Hand-out 6A - Child-to-Child Activity Sheet - Learning for all Children



The Idea
Children with disabilities have been segregated in special schools or centres, based on the assumption that children with disabilities have special needs which cannot be addressed other than in these specialised places. However every child may experience difficulties in learning at some stage in their life, which means that every child has his/her own special needs. All children should be accepted as being special, without leaving any child out. However to be able to answer to the needs of all children, a more responsive and flexible education system is needed. Experience has shown that including children with disabilities is a very effective way of improving the educational system from which all children benefit. For children to be segregated from their peers has far reaching consequences for their participation in community life and their social development. Including children with disabilities in their neighbourhood school therefore very important. Additionally children need to develop in tolerant members of society by learning to accept each others differences. To have the opportunity to be with disabled children will promote this.

How Everyone Benefits
Flexible teaching methodologies will benefit all children as all of us learn in different ways and all of us may experience difficulties in our learning at some stage.

All children need friends, need to be part of their neighbourhoods and need to be confident and able to participate in community life. Not going to the local school will deprive children from this.

All children need to learn to accept others to become tolerant members of society. To be able to learn this, children need the opportunity to meet children who may be different, to become friends and share activities together.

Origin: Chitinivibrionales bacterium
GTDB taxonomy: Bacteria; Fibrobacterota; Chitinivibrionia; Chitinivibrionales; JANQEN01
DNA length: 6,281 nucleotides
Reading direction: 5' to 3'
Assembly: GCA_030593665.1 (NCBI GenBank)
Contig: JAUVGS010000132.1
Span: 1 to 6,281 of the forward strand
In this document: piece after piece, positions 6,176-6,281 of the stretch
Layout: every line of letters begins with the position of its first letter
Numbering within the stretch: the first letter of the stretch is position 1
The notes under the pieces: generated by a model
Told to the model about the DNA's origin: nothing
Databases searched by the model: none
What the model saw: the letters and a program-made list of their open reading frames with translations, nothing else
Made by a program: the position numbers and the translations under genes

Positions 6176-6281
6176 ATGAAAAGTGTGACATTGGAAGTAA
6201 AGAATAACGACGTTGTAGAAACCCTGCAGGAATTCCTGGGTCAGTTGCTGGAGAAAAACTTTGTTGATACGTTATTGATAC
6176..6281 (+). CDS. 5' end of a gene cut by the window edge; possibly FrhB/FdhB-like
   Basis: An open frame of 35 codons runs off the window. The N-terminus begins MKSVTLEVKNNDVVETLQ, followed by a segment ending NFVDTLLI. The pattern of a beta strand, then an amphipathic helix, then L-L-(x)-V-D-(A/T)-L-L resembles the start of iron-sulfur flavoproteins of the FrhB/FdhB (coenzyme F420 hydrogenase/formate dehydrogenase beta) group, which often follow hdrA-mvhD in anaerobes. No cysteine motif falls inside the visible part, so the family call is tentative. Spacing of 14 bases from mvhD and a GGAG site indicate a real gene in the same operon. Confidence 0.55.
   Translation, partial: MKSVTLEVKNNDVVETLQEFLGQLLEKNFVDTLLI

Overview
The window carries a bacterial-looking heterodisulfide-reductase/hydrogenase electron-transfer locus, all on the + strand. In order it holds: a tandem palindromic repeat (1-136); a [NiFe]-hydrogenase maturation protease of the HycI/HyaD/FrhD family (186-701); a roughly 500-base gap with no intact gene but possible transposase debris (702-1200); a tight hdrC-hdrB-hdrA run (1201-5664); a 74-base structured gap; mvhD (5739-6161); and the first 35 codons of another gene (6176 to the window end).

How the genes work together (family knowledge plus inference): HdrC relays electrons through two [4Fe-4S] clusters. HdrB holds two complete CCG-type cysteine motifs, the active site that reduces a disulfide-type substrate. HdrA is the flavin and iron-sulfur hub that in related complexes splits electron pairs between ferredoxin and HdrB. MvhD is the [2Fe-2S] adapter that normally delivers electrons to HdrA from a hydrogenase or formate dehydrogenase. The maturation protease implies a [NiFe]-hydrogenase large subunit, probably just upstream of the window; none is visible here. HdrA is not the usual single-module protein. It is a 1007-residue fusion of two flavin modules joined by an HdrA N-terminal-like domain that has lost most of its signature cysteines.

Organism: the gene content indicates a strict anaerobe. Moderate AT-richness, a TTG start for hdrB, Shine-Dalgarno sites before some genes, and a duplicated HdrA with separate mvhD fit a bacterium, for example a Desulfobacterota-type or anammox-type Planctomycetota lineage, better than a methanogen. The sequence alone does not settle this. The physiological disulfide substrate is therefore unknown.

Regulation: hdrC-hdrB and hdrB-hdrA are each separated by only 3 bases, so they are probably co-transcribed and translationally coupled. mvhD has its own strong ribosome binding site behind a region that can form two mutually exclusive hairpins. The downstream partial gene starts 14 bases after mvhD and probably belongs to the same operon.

How to Include Everybody
To include children who have traditionally been excluded, we need to prepare the learning place in order to welcome all children.

Physical barriers need to be overcome so that the place becomes accessible for all (both buildings and information). This may include: changing steps to ramps, widening doors, changing toilets and lowering shelves. Making visual information accessible by putting it on tape, using models or in braille. Making verbal information accessible by using signs and visual aids.

A flexible range of teaching methodologies promoting active learning allowing for individual differences need to be taken up and implemented by the teacher.

Attitudinal barriers need to be overcome. As children with disabilities have traditionally been excluded they are seen by oth ers as different. Children and adults have developed attitudes towards disability based on the assumption that children with disabilities are not able to play a part in any activity.

The below mentioned activities can be done in the learning place with a group of children. The activities cover issues of feelings of exclusion, inclusion, the importance of friends, how to include all children etc..

Activity 1
Divide the classroom in two areas by creating a barrier, like a row of tables or chairs. All children are on one side of the barrier while one child is told to stay on the other side. The group of children are asked to play a game while the one child is not able/allowed to join.